The Spectator, Volume 2. eBook

This eBook from the Gutenberg Project consists of approximately 1,123 pages of information about The Spectator, Volume 2..

I have an Inclination to print the following Letters; for that I have heard the Author of them has some where or other seen me, and by an excellent Faculty in Mimickry my Correspondents tell me he can assume my Air, and give my Taciturnity a Slyness which diverts more than any Thing I could say if I were present.  Thus I am glad my Silence is attoned for to the good Company in Town.  He has carried his Skill in Imitation so far, as to have forged a Letter from my Friend Sir ROGER in such a manner, that any one but I who am thoroughly acquainted with him, would have taken it for genuine.


Having observed in Lilly’s Grammar how sweetly Bacchus and Apollo run in a Verse:  I have (to preserve the Amity between them) call’d in Bacchus to the Aid of my Profession of the Theatre.  So that while some People of Quality are bespeaking Plays of me to be acted upon such a Day, and others, Hogsheads for their Houses against such a Time; I am wholly employ’d in the agreeable Service of Wit and Wine:  Sir, I have sent you Sir Roger de Coverley’s Letter to me, which pray comply with in Favour of the Bumper Tavern.  Be kind, for you know a Players utmost Pride is the Approbation of the SPECTATOR.

  I am your Admirer, tho unknown,
  Richard Estcourt [1]

  To Mr. Estcourt at his House in Covent-Garden.
  Coverley, December the 18th, 1711.

  Old Comical Ones,

The Hogsheads of Neat Port came safe, and have gotten thee good Reputation in these Parts; and I am glad to hear, that a Fellow who has been laying out his Money ever since he was born, for the meer Pleasure of Wine, has bethought himself of joining Profit and Pleasure together.  Our Sexton (poor Man) having received Strength from thy Wine since his fit of the Gout, is hugely taken with it:  He says it is given by Nature for the Use of Families, that no Stewards Table can be without it, that it strengthens Digestion, excludes Surfeits, Fevers and Physick; which green Wines of any kind cant do.  Pray get a pure snug Room, and I hope next Term to help fill your Bumper with our People of the Club; but you must have no Bells stirring when the Spectator comes; I forbore ringing to Dinner while he was down with me in the Country.  Thank you for the little Hams and Portugal Onions; pray keep some always by you.  You know my Supper is only good Cheshire Cheese, best Mustard, a golden Pippin, attended with a Pipe of John Sly’s Best.  Sir Harry has stoln all your Songs, and tells the Story of the 5th of November to Perfection.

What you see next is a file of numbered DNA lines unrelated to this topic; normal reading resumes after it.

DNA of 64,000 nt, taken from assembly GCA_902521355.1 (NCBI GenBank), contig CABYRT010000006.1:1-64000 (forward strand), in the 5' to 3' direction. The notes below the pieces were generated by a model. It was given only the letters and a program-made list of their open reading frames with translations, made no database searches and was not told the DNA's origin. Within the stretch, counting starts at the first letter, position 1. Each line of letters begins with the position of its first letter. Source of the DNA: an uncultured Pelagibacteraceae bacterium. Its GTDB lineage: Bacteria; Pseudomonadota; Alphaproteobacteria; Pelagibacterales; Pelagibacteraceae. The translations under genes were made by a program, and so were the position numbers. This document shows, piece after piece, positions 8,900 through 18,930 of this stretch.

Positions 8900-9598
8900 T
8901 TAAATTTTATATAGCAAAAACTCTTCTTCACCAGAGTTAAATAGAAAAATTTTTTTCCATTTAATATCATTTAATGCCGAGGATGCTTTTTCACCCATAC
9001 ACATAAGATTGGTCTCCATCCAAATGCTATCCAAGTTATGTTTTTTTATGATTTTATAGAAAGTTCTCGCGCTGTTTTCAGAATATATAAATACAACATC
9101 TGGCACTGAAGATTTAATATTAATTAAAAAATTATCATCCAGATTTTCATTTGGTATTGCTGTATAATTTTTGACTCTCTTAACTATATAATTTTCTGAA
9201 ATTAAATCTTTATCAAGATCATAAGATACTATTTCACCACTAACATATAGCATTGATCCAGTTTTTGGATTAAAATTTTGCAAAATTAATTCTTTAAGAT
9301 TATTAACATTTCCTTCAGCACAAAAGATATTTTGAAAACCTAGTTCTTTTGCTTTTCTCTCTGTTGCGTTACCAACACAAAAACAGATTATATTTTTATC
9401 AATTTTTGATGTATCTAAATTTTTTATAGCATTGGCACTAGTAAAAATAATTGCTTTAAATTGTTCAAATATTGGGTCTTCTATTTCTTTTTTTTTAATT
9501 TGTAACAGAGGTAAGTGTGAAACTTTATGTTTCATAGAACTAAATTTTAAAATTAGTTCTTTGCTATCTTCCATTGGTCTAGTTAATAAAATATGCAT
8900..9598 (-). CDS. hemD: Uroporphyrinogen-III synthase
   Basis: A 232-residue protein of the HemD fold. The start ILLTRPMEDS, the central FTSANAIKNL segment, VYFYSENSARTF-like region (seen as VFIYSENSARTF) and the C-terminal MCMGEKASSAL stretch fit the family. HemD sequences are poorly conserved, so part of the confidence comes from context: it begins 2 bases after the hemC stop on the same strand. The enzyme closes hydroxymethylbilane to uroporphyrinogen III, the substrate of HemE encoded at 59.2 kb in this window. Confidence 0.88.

Yours to serve you,
  Roger de Coverley.

  We’ve lost old John since you were here.


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The Spectator, Volume 2. from Project Gutenberg. Public domain.